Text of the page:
Joel Reidenberg, chair and professor of law, Fordham University, wrote, “The need for trust is likely to increase ‘gated communities’ online.”

Jack Park, CEO, TopicQuests Foundation, said, “Aspirationally thinking, trust will increase. Realistically thinking, not so much. That’s because, if one reads the way the questions are posed in this survey, it’s unlikely that anything will be done beyond criminalizing fake news the same way we criminalized drugs; how’s that worked out for us?”

Johanna Drucker, professor of information studies, University of California-Los Angeles, commented, “We can hope that an information ecology will emerge that allows user/readers to distinguish among the different ethical values on which different sources operate.”

Tom Wolzien, chairman of The Video Center and Wolzien LLC, said, “I think marketplace economics will require verified responsibility, which will improve trust. The first marketplace evidence is in digital subscriptions to the New York Times, Washington Post, etc.”

Stephan Adelson, an entrepreneur and business leader, said, “There will be sources of truthful information among sources of untruthful information.”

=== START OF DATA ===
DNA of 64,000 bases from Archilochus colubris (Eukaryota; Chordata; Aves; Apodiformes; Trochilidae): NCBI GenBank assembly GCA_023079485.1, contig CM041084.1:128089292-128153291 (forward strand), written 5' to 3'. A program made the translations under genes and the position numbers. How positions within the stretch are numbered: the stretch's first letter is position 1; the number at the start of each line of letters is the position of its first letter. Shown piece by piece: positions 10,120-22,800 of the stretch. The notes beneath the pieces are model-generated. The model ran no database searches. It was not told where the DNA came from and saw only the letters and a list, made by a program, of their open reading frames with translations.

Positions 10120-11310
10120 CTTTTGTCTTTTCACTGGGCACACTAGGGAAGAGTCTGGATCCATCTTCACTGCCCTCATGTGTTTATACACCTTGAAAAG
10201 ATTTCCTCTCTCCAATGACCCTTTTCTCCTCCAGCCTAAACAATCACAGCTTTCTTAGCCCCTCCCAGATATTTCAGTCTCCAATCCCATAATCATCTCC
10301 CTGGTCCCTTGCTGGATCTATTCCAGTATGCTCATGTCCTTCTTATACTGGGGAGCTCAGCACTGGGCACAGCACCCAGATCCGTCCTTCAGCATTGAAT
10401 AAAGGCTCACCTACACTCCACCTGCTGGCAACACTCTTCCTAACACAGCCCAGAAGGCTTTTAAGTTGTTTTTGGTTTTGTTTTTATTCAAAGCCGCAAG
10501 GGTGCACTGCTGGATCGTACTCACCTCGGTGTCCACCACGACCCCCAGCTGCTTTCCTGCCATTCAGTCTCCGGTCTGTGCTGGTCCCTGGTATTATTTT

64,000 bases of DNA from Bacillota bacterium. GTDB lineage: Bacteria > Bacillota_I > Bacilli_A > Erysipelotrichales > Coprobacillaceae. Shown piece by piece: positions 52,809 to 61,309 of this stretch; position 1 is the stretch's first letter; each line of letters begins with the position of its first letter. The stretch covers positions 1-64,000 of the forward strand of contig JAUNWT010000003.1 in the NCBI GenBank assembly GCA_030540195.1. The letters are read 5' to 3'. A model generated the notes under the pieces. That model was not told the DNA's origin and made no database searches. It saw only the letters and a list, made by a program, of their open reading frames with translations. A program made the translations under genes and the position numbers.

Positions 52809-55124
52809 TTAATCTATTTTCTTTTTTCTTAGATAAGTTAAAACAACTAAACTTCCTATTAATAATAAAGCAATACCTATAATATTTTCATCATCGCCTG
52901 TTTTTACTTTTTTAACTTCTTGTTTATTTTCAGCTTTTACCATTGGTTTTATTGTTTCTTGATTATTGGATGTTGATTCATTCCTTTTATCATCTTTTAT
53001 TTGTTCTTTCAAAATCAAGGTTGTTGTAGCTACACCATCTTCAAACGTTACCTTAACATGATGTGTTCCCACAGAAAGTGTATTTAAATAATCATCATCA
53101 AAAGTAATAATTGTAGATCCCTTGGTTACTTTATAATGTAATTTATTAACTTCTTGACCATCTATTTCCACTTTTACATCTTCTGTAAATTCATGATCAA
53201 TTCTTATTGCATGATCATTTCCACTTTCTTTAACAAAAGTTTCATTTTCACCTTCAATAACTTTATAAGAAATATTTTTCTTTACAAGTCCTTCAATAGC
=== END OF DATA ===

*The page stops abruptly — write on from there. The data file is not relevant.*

Mike O’Connor, a self-employed entrepreneur, wrote, “I can only work toward a cure, not predict our success.”

Don Kettl, professor of public policy at the University of Maryland, said, “I fear it is likely to diminish.”

Antoinette Pole, associate professor, Montclair State University, said, “People will continue to rely upon trusted sources most notably the mainstream media.”

Shawn Otto, author of “The War on Science,” wrote, “On the whole trust will further erode.”

David A. Bernstein, a marketing research professional, said, “Unless things change, I foresee a continued erosion of trust of all kinds of information. If you cannot trust what you are told, hear, or read regardless of the source, why would anyone follow any rules? After all, how do I know that rule or government order is real? Do I have to obey a rule or statute if it’s likely to be bogus? Perhaps we will need a truth police force to let us know what is real or not. I see a continued breakdown of civility in our society.”

Michael Wollowski, associate professor at the Rose-Hulman Institute of Technology, commented, “Information will be tagged by degree of reliability. People will still disagree with the ratings, but they have been doing this for a long time.”